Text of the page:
Or, Do We Have to Take Sides in the Middle East?

I realize it must be a difficult or dangerous question since no politician in any party except Jimmy Carter has been willing to even mention the subject. BUT, why isn’t this country even considering an open and adult discussion about whether Israel should be asked to obey UN resolutions?

It seems kind of hypocritical since our current White House occupant justified launching a peremptory invasion of Iraq on the grounds that it wasn’t “obeying UN resolutions.” For decades, Israel has been holding conquered land outside the original borders that were granted it by UN vote back in 1949. Israel freely admits displacing locals and creating permanent new settlements inside what amounts to another country despite UN repeated demands the land be returned. We didn’t let a Muslim country get away with that in 1990.

Whatever is thought of the comparative violations of Iraq and Israel, whatever might be Israel’s improved security position as a result of keeping such land, however much we admire underdog Israel’s success against high odds, however much Israel is a useful base of operations for us, and even with the horrific memory of Holocaust suffering, shouldn’t we be consistent regarding such military occupations? Even if Israel initially got control of the extra land in self defense, shouldn’t we be at least debating publically the merits of it if we are dragged into the conflict as a consequence?

Unfortunately, evidence strongly suggests our failure to address such issues is what’s driving a significant portion of the animosity toward us in the Muslim and non-Muslim world alike. Granted, they now have other independent reasons to despise us, but the fact that Basque, Chechen, South American, and Northern Irish terrorists, to name a few other violence prone sorts, are not attacking us speaks for itself. Over the years, there does seem to be a correlation between some of the terrorist attacks on Americans and our open approval of the Israeli occupation of the West Bank and Gaza. Attacks on us seemed fewer when we pretended to be neutral. The appearance of neutrality we once had though has long since vanished from the speeches of those running things in Washington now days.

We have much to gain by Israel’s strength and independence and we definitely need to honor our defense treaties, as all treaties should be. At the same time, it seems like Israel’s goal of unilaterally expanding boundaries and making armed incursions may be dragging us into unwanted, unneeded quagmires. Besides, how can we expect the UN to be an effective peacekeeper if we won’t respect it ourselves?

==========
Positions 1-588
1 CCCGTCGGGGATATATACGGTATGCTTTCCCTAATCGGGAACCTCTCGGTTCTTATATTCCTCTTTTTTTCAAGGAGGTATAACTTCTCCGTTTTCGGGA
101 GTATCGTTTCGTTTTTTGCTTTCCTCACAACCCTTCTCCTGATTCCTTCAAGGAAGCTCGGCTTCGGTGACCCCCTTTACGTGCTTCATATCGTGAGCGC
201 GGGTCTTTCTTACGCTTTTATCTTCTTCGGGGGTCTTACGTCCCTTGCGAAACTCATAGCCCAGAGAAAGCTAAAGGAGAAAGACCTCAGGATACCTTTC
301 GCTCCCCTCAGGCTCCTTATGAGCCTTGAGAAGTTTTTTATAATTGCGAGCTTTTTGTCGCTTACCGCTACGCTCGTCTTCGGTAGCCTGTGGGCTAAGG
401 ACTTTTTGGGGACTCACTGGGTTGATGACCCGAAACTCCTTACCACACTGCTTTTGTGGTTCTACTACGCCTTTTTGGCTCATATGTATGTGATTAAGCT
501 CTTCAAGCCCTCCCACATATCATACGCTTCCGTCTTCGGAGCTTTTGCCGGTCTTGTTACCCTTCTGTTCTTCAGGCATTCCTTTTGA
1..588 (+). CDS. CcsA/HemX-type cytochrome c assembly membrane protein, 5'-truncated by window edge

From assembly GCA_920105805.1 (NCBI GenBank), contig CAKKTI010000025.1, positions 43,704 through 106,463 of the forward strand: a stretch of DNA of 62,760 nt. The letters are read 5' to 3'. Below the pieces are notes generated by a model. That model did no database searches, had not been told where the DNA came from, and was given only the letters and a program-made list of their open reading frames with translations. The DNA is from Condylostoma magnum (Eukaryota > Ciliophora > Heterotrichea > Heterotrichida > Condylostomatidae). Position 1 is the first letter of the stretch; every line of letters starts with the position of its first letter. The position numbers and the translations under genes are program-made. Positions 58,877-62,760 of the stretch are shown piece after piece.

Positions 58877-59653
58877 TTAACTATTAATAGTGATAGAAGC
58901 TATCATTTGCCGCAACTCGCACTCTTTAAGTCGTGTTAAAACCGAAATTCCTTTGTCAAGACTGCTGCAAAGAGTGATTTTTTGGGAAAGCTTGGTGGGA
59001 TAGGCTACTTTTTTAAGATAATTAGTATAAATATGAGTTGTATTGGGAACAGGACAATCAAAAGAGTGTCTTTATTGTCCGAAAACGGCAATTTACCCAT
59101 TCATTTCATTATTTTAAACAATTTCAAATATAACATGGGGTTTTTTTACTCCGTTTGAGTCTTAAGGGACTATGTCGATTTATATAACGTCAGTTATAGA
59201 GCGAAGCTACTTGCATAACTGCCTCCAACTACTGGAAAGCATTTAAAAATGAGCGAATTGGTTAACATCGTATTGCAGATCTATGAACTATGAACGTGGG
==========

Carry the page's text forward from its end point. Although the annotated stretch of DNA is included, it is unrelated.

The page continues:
Surely, we ought to at least consider asking Israel to either obey UN resolutions or look elsewhere in the future for largess if it refuses. If it wants to keep the land forcibly taken, okay. However, perhaps it should do it without our tacit approval and funds.

Of course, not everyone agrees the UN resolutions imposed on Israel should be obeyed. And, I recognize that anyone who even thinks about being even handed in the Middle East is instantly branded as having religious prejudices. Look how former President Carter is being treated. Apparently, board members of the Carter Center have resigned due to his merely raising the vexing question. Nevertheless, isn’t it a fair question for our democracy to consider. After all, the stakes are almost astronomically high. Literally trillions of dollars, tens of thousands of lives, and our own nation’s way of life, not to mention the bill of rights which defines our society, are all at risk from the consequences.

If Israel’s independent actions did not adversely affect us, it might be none of our business except general concern about everyone acting nice toward each other. Quite obviously though, that isn’t the case here. We ourselves have been put at risk. Therefore, aren’t there any politicians, pundits or press besides Carter brave enough or that care sufficiently about unintended disastrous side effects on American lives and American interests to at least open an inquiry?

Clearly there are pros and cons on each side. Clearly there are impassioned emotions on each side. Perhaps we’ll decide to continue as is. Perhaps we will decide the cost and risk is even worth increasing. So be it. But, shouldn’t we be at least openly talking about it. . . like adults? How can we make intelligent informed decisions if the politicians, the press and the public are all gagged from merely discussing the subject?

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